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LEGAL & FINANCE: Dispute partners may have fee shock.

The expectation of 96 per cent of dispute resolution partners in UK law firms that their fees will increase or stay the same over the next three years may be ill founded.

Two thirds of in-house counsel from leading listed firms expect them to stay the same or decrease, according to a report from Grant Thornton's Forensic and Investigation Services Practice.

"Despite an expectation by over 70 per cent of corporates that the number of disputes will increase over the next three years, this may not result in higher profits for leading law firms," said Robert Kerr, the division's Birmingham managing partner.

"In-house legal staff are likely to handle smaller less profitable work with major law firms receiving a lower volume of cases which are individually more remunerative but which may substantially affect the structures of their businesses.

"Midlands law firms may be restricted to very large claims that cannot be handled in-house. This will require them to reconsider their employment practices and how best to retain talent. It may also mean that less work will be available to generalists, with corporates more likely to be willing to pay for highly specialised advice on specific areas."

Grant Thornton suggests that, with litigation levels in freefall decline following the Woolf reforms, investing in specialist areas such as regulation, IT and employment could go some way to countering the trend.

Red tape in particular is proving a money earner.

"The increase in regulation-based disputes is caused by a variety of factors," said Mr Kerr. "Respondents blame Government and EU regulation frenzy, the impact of Sarbanes Oxley, a growing role for the FSA and the UK being influenced by US corporate practices which tend to be more accustomed to a prescriptive regime and a litigation culture.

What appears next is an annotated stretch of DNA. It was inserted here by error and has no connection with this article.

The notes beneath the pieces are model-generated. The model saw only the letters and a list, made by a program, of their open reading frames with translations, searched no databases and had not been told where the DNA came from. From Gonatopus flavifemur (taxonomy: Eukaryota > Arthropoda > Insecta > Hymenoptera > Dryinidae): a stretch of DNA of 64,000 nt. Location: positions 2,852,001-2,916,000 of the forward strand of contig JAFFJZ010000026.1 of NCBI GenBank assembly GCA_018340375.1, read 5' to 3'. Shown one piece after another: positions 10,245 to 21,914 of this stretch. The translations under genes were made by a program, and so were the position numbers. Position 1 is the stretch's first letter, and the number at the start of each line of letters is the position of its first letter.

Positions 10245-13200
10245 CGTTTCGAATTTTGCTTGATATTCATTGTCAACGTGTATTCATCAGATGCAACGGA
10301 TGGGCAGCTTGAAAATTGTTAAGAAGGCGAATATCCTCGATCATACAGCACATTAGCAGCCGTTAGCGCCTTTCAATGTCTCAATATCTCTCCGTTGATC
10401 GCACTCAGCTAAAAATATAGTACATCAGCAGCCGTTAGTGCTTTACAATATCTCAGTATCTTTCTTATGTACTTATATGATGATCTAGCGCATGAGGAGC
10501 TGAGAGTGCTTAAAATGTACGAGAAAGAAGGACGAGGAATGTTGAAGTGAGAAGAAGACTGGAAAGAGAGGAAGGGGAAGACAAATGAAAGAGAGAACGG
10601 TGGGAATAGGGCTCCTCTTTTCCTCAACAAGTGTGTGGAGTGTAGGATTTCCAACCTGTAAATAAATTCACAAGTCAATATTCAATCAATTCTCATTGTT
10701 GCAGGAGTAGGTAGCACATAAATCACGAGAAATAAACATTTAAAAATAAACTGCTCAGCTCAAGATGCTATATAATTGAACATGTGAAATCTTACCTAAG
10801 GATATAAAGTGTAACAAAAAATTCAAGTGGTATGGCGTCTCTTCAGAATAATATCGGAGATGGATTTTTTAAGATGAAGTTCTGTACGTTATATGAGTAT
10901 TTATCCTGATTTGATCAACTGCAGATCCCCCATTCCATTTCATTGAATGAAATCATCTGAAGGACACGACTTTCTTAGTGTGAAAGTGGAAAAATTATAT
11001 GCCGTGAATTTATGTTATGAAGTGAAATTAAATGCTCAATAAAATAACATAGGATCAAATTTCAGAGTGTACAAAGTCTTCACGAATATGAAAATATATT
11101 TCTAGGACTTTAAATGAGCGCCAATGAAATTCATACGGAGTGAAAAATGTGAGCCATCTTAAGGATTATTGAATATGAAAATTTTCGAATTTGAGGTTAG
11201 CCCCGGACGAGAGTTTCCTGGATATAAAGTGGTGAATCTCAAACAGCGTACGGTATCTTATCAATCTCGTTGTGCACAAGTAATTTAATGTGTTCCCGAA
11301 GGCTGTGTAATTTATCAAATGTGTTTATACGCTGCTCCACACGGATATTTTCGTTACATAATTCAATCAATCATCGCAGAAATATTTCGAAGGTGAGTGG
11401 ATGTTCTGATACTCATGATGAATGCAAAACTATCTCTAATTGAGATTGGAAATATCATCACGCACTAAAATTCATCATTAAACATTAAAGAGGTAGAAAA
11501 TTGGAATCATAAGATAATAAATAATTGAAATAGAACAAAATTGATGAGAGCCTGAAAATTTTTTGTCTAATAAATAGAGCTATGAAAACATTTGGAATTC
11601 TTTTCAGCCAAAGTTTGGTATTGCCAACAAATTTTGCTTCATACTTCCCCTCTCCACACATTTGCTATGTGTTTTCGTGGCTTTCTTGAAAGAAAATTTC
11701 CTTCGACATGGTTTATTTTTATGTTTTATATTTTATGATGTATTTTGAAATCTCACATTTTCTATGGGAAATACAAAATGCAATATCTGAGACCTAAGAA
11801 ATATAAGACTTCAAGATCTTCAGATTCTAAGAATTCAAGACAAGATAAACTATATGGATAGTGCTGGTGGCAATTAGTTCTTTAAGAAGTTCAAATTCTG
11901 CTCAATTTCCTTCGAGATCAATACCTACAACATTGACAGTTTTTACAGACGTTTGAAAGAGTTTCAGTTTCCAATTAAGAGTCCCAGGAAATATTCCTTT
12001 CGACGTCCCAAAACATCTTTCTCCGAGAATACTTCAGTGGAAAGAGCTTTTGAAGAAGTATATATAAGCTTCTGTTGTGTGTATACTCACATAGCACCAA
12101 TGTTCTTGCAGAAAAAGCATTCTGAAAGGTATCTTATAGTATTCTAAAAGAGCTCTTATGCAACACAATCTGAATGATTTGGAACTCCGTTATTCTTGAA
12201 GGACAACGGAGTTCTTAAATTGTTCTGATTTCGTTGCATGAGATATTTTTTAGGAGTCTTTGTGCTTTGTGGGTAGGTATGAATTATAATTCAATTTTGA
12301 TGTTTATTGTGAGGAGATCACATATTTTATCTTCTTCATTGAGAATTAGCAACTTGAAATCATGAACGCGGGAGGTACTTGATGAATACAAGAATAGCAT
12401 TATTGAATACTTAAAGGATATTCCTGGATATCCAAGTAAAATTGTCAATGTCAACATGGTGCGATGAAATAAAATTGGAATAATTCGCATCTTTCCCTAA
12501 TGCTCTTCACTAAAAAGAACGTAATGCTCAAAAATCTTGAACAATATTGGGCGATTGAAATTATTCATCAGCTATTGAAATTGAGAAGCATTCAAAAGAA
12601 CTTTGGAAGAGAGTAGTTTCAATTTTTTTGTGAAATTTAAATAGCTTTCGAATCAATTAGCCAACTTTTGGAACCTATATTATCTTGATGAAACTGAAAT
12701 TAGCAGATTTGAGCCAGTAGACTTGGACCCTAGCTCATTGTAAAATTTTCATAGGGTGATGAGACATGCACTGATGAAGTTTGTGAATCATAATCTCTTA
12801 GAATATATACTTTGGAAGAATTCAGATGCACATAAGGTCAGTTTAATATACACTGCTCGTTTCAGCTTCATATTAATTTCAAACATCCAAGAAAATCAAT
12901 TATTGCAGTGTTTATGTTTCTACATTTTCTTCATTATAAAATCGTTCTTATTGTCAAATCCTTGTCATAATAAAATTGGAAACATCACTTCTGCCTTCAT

"IT is regarded as a strong area of dispute growth by lawyers because of the increasing importance technology has on everyday life, and our over-reliance on it.

"Sources of work may stem from the risks to intellectual property posed by ever-more sophisticated hackers taking advantage of technology such as WiFi, and the fact that without IT some businesses could not operate.

"Employment disputes are also expected to be a growing area thanks to ever more employee-friendly legislation coming from Brussels. We are likely to witness some substantial changes in the dispute resolution market. While the variety and experience of Midlands law firms means that they are well placed to benefit from these changes, it is crucial that they adapt quickly if they are to stave off the threat from American law firms seeking to grow their positions in the UK."

Partnerships and limited liability partnerships with defined benefit schemes could find themselves facing unnecessarily high bills for the new Pension Levy, according to Grant Thornton.

In order to build up the Pension Protection Fund, which is designed to be a central pot to meet defined-benefit pension scheme liabilities in the event of a company's failure, the levy is to be introduced from April.

But partnerships and LLPs may be unfairly disadvantaged if the risk assessment is based on incomplete or inaccurately interpreted information.
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Title Annotation:Business
Publication:The Birmingham Post (England)
Date:Feb 10, 2006
Words:516
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